1. Great pictures Adam. Glad to see both 五星紅旗 and 青天白日滿地紅, just beautiful! Now, when will we see 홍람오각별기 flying above San Francisco?

  2. Venerable sir,

    Aha! You refer of course to the “red five-pointed star flag” (紅藍五角—旗) of the DPRK. Try as I might to live without them, I have got to have my hanja. It’s a weakness, particularly when dealing with North Korean sources that are increasingly independent of Chinese vocabulary.

    I think we are more likely to see the DPRK flag flying on Los Angeles’ Wilshire Boulevard first, are we not? I don’t think the ROK consulate there would have any problem at all with it. In fact it might even be argued by rollbackers that we need diplomatic relations right away with DPRK to facilitate the settling of North Korean refugees in California in particular!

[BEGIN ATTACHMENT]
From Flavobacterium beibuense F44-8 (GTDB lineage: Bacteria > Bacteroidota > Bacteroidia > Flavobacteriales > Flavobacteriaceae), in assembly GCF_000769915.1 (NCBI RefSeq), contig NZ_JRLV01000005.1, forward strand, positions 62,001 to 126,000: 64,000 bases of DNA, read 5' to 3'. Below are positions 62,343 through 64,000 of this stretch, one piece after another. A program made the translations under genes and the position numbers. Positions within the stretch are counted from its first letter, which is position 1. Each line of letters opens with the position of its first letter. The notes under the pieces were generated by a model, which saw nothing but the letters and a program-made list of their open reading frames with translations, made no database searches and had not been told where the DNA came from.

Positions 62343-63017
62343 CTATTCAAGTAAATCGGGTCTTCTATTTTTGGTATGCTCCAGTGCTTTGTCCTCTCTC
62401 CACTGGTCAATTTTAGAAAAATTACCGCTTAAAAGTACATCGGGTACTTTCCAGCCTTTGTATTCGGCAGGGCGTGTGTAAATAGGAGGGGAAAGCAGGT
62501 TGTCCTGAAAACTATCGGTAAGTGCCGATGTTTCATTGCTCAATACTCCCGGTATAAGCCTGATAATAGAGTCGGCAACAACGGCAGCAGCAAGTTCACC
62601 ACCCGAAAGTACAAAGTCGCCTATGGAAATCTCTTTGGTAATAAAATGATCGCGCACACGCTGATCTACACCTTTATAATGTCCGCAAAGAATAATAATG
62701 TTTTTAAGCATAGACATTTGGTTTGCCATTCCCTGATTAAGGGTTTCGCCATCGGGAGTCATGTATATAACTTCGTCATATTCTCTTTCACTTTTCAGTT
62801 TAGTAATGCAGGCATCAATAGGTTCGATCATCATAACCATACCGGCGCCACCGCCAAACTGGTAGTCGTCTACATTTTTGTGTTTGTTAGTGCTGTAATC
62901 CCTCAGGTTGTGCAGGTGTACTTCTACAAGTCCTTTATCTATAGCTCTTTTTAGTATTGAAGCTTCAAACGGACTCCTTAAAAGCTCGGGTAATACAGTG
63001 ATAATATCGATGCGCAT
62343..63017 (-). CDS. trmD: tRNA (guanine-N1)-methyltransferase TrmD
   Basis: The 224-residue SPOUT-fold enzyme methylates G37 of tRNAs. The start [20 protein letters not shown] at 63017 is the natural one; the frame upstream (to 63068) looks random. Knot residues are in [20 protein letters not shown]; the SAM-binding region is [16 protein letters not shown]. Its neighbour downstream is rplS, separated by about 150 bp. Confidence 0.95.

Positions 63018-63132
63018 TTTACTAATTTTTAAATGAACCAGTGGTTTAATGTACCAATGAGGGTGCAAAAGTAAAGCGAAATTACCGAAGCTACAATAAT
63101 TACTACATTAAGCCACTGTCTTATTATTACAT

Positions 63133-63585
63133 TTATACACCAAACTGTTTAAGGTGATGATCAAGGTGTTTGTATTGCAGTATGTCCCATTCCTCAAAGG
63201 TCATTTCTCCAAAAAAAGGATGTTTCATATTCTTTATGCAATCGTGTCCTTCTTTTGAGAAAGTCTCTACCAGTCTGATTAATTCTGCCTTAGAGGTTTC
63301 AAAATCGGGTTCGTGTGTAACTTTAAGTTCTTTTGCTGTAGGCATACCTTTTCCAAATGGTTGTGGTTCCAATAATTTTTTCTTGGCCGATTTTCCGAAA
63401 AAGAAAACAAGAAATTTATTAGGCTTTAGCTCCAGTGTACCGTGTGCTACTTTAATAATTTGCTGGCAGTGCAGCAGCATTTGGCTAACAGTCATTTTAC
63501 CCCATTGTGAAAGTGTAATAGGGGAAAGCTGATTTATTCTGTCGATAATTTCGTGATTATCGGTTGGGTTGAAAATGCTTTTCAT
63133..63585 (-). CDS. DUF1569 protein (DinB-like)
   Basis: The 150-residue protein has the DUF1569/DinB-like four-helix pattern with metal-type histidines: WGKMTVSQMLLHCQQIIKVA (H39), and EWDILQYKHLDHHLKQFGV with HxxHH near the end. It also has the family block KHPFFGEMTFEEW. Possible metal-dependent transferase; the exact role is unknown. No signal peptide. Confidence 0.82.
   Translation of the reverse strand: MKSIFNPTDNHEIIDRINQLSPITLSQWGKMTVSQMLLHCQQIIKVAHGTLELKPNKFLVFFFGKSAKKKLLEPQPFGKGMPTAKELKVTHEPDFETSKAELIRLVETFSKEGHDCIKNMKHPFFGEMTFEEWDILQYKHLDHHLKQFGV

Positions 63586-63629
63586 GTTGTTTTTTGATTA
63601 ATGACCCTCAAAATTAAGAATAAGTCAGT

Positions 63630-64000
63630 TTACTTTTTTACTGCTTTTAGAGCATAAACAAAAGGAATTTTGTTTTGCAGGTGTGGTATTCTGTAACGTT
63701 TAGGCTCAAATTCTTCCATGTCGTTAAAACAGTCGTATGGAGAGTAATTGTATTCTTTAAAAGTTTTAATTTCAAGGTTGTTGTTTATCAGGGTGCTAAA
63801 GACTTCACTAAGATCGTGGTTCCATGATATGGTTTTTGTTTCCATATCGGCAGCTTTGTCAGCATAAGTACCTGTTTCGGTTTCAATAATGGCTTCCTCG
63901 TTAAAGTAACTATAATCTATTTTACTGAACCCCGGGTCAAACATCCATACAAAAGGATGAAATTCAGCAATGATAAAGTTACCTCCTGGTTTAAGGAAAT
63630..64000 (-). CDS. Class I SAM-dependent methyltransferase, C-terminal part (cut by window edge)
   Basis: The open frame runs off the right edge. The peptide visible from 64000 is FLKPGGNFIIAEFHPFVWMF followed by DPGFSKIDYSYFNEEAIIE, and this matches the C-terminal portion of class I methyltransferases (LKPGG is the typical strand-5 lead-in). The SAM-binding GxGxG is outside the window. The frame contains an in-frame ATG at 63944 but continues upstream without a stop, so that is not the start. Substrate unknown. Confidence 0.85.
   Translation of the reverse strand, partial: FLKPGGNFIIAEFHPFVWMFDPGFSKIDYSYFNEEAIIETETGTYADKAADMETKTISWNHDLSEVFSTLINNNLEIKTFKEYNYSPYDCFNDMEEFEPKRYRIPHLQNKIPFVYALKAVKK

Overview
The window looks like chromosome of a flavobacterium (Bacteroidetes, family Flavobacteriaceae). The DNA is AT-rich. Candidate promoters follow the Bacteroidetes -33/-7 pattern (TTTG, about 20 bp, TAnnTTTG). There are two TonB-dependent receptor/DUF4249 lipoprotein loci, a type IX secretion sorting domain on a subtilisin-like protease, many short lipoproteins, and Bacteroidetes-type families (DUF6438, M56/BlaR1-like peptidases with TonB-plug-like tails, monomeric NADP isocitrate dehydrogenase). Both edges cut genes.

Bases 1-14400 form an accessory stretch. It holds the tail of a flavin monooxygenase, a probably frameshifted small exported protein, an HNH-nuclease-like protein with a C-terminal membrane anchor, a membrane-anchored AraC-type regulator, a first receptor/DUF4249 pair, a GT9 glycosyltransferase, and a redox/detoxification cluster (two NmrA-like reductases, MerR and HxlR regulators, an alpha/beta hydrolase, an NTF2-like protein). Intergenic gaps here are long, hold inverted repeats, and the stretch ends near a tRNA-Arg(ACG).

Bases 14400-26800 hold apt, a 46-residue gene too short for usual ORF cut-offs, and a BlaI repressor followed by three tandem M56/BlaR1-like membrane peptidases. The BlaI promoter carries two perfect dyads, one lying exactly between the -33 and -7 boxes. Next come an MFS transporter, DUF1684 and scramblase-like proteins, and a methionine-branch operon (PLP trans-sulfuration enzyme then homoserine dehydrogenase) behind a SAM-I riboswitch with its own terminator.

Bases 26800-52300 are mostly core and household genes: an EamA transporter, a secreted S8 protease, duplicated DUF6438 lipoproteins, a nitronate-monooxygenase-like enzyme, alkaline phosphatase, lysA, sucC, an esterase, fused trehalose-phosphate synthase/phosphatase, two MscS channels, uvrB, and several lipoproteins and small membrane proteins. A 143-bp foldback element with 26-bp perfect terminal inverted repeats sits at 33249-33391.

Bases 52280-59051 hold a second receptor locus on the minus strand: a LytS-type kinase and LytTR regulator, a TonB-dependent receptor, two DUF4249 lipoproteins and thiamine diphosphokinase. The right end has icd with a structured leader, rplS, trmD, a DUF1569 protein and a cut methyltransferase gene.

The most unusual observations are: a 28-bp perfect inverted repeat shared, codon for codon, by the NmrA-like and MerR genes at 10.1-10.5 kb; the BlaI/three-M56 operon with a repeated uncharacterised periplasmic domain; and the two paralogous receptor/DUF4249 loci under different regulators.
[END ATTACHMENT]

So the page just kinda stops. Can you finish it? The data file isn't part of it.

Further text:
Back to the language thing for a moment, an interesting little commentary in and of itself: My rather communist-oriented Korean-Chinese dictionary, which I purchased in Yanbian and was published by Minzu Chubanshe in 2002, does not contain this phrase! How strong can that Chinese-North Korean brotherhood reach if a simple aspect of NK nationalism cannot be broached in a standard dictionary? Little things like this make me wonder how long it’s all going to last. Maybe until North Korea runs out of copper.

  3. Adam,

    Sorry to be a nag, but I thought a more accurate translation would be 紅藍五角星旗 as 별 means “star”. I am not surprised though that any dictionary published outside the DPRK wouldn’t contain such a phrase as it is rarely known to the outsiders, I’d argue. Most people would just refer to it as “the flag or the DPRK”.

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